In my work, I use a sewing machine to create thread drawings. By sewing into fabric that dissolves in water, I can build up stitched lines on a temporary surface. The crossing threads create strength so that when the fabric is dissolved, the thread drawing can hold together without a base. With only the thread remaining, these images appear as though they would be easily unraveled and seemingly on the verge of falling apart, despite the works' raveled strength. I am interested in thread's assumed vulnerability, its ability to unravel, and its strength when it is sewn together.
Through an exploration of line and its 2-d and 3-d implications, stitch is used in my artwork to explore various concepts such as connections to home, the fibers of the body and more formal considerations of thread's accumulative presence. I explore embroidery’s duality- its subtle quality versus its accumulative presence and its structural possibilities versus its fragility.
McCavour holds a BFA from York University where she studied drawing and in May 2014 she completed her MFA in Fibers and Material Studies at Tyler School of Art in Philadelphia, PA. McCavour shows her work in galleries nationally and internationally with solo exhibitions in 2016 in Cornerbrook (NL), Roanoke (VA), Olympia (WA), Washington (PA), Smithville (TN) and Ruston (LA). She has recently completed residencies at Harbourfront Centre’s Textile Studio in Toronto, at Maison des Metiers D’art de Quebec in Quebec City and the Klondike Institute of Art and Culture in Dawson City, Yukon. She has received numerous awards and scholarships from The Canada Council for the Arts, The Ontario Arts Council, The Toronto Arts Council, The Handweavers and Spinners Guild of America, Craft Ontario, The Ontario Society of Artists, The Surface Design Association and The Embroiderers Guild of America.
Micah Adams, Pyramid Of Children brooch, cut-out San Marino coins (Silver) 7.5 cm x 6 cm x 1.5 cm.
Photo: Paul Ambtman
My work is about ideas. Scale is ambiguous within my work. That said my preference of scale is that of little things, a world of the minute, of discarded fragments in my day to day experience. More and more, the goods we use every day are made to be disposable, coins may be the oldest objects we handle on a day to day basis. I am a collector of objects as much as I am a maker. I see myself as an archivist of a world of found objects. In my work I value the quiet personal moments of the day in which I construct small works that simulate a place for wonder and contemplation. In my research, I look for uncanny relationships to seemingly unrelated phenomena. As an artist I’m always collecting and reassembling found objects to create new meaning and new possibilities. As a jeweller I repurpose the endless array of themes and motifs found on world coinage into fine scale collages. My practice engages a playful balance between: humour and formal issues; size and perception of scale; longevity versus ephemerality and how these relationships inform value of work.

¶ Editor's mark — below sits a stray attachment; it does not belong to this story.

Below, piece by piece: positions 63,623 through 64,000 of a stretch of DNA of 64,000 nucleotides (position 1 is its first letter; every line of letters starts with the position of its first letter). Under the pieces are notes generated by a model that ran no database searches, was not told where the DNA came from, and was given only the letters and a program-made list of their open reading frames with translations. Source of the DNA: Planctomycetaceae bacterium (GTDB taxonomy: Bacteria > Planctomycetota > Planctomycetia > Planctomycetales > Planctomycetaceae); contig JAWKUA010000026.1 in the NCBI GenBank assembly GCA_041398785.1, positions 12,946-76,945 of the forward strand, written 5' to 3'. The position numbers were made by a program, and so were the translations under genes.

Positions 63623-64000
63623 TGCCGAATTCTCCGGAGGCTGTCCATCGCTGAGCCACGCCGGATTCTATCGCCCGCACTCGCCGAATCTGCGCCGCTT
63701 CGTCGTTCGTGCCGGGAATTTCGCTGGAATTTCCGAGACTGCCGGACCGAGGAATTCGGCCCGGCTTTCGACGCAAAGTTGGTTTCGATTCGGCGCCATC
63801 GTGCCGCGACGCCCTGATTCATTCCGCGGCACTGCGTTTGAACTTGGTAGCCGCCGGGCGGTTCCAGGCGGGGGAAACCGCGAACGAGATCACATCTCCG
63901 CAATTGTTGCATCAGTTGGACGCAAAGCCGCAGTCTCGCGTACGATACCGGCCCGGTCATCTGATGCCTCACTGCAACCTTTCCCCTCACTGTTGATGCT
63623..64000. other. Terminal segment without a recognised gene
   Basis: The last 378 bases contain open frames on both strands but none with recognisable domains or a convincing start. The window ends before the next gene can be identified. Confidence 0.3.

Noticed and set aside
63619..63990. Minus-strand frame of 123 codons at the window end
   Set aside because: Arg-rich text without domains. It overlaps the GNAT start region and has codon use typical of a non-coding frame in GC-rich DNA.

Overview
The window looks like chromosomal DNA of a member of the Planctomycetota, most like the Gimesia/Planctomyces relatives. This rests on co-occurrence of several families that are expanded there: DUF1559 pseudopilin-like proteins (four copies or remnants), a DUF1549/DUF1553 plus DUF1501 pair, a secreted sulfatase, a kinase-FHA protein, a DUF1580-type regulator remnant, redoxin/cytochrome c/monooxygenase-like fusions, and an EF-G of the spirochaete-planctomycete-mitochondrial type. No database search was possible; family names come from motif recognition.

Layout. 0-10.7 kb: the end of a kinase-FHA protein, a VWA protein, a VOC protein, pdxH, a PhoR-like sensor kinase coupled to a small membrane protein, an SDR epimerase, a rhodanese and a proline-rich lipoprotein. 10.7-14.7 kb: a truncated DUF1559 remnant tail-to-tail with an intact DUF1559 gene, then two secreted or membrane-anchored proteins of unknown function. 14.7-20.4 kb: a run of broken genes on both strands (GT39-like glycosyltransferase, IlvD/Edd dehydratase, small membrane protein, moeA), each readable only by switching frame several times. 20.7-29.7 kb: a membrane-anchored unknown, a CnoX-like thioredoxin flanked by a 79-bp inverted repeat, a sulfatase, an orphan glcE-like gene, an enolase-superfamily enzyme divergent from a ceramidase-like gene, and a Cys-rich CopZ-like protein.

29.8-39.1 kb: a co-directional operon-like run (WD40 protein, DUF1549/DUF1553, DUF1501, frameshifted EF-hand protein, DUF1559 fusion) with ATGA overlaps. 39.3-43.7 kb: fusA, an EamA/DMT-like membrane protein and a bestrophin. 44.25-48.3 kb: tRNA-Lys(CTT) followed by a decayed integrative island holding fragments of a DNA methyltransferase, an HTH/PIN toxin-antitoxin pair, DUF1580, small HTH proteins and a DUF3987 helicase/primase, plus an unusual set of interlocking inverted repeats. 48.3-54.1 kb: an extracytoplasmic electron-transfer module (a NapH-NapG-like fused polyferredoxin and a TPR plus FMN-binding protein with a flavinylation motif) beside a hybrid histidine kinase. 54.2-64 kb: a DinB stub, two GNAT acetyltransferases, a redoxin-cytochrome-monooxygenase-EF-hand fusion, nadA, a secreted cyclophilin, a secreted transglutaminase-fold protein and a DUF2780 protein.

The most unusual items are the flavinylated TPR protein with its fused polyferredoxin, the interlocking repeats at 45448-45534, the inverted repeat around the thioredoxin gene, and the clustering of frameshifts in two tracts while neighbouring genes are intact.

Micah Adams, 2018, Reference photo: work in progress with Islington Village mural by John Kuna, Toronto, ON. Plate: 8 cm x 8 cm
As a child, Adams imagined himself an amateur cartographer; drawing and exploring local woods. Originally from Nova Scotia, he began his formal art training at CÉGEP John Abbott College in Montréal and received his BFA from the Nova Scotia College of Art and Design in Halifax. Upon Graduation in 2008, he pursued a three year residency in Toronto at Harbourfront Centre's Metal/Jewellery studio. In 2013, Adams applied this jewellery experience to a printmaking residency at Toronto’s Open Studio. Where printmaking and jewellery merged; finely cut coins became tiny printing plates. During a residency at the Museum of Glass in Tacoma, Washington, he translated drawings into sculptures. This glass work won the 2016 top award for Best in Festival during the Toronto Design Offsite Festival. Adams has received numerous grants from government agencies and has works in private as well as corporate collections. Since 2004 his drawings have been held in the Pierogi Flat Files (New York). He is represented by MKG127 (Toronto) and L.A. Pai Gallery (Ottawa). Adams currently lives and works in Toronto.
View the Keepsake exhibition catalogue here.
We acknowledge the support of the Canada Council for the Arts, which last year invested $153 million to bring the arts to Canadians throughout the country.
Nous remercions le Conseil des arts du Canada de son soutien. L’an dernier, le Conseil a investi 153 millions de dollars pour mettre de l’art dans la vie des Canadiennes et des Canadiens de tout le pays.
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